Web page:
Nate’s Notes

Every year, our nation celebrates Martin Luther King Jr. Day. This holiday takes place each year on the third Monday of January. It is a day we honor the man who dedicated his life to replacing hatred and prejudice with love and respect.


King was a humble man who preached about unity. His famous “I Have a Dream” speech was one of many instances where King spoke and captivated the minds and hearts of those who understood what exactly it was he fought for. As an African American male, he wanted to be treated with the same respect as those not of color. He was killed for wanting such a thing.

More than 40 years after his death, we still celebrate his life. You can say what you want about racial issues in this nation, but no one can deny the substantial and significant improvements made over the years. Much of that can be accredited to King. For that, among many other things, we celebrate his life in January, his birth month. All public institutions have Martin Luther King Jr. Day off as they do with most federal holidays. However, private institutions do not. Liberty University is of no exception. Some consider this neglecting to honor King. However, I offer the perspective that by having class, I was in fact able to honor King.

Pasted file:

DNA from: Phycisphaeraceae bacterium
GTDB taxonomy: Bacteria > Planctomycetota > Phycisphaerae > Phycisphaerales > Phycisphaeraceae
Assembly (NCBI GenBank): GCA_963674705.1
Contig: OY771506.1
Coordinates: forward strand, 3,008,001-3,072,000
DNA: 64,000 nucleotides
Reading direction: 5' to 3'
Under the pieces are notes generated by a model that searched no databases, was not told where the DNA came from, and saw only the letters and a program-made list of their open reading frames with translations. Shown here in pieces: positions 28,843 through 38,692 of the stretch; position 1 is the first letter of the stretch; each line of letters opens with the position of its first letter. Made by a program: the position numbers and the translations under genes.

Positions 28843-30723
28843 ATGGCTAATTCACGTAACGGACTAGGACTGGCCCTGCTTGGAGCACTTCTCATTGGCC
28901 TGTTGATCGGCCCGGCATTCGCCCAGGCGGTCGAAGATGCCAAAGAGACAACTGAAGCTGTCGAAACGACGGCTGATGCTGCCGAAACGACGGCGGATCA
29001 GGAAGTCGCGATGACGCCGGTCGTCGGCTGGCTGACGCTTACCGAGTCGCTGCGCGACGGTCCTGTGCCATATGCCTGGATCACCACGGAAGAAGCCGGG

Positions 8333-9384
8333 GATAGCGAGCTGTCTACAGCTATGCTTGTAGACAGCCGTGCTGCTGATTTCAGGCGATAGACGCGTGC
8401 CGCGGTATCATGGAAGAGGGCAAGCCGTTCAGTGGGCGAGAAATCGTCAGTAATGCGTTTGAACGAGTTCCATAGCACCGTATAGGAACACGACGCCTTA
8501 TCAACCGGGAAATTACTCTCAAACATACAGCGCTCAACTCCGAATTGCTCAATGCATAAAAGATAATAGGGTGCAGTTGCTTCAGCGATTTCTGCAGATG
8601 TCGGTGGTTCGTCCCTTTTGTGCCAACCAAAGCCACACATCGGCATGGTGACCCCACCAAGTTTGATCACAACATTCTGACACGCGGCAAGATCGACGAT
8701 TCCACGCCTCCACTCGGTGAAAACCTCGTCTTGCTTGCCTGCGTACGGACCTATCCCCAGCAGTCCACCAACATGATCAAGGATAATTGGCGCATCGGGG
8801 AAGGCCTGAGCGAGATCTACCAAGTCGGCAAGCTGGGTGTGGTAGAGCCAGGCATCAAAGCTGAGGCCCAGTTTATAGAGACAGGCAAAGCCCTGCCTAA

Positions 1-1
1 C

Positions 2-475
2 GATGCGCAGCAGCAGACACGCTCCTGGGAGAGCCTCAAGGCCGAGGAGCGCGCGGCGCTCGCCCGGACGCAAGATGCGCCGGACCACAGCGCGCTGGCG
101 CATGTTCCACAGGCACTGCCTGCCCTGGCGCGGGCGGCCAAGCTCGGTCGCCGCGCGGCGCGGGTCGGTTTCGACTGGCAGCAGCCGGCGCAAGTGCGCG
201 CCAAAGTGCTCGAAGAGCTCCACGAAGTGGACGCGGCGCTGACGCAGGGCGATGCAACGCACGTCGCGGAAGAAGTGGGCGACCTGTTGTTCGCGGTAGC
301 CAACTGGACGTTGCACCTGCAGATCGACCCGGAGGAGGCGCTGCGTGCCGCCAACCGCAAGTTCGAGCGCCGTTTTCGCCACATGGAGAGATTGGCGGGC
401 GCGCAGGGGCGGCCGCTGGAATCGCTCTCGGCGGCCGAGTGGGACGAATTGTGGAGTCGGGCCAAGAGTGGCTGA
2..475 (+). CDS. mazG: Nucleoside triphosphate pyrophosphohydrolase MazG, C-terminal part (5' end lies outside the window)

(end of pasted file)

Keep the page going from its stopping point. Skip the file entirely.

In the 1950’s and 1960’s, African Americans could not attend certain colleges. They could not do much without receiving heavy backlash for that matter. They could not work with white people, eat with them, speak to them unless spoken to, or be educated with them.

Fast-forward 50 plus years. I, an African American student, went to my classes, attended a speech conducted by a presidential candidate, and reported on it as my job requires on the day we honor King. All of this done at an institution located below the Mason-Dixon line. During King’s time, this was unheard of. But I truly believe this is exactly what he would have wanted in the first place. I am black. But here in Virginia, I am not hated because of it. I can get a quality education. I have a job. I have friends who I consider brothers. None of that is affected because of my race, which is precisely what King lived and ultimately died for.

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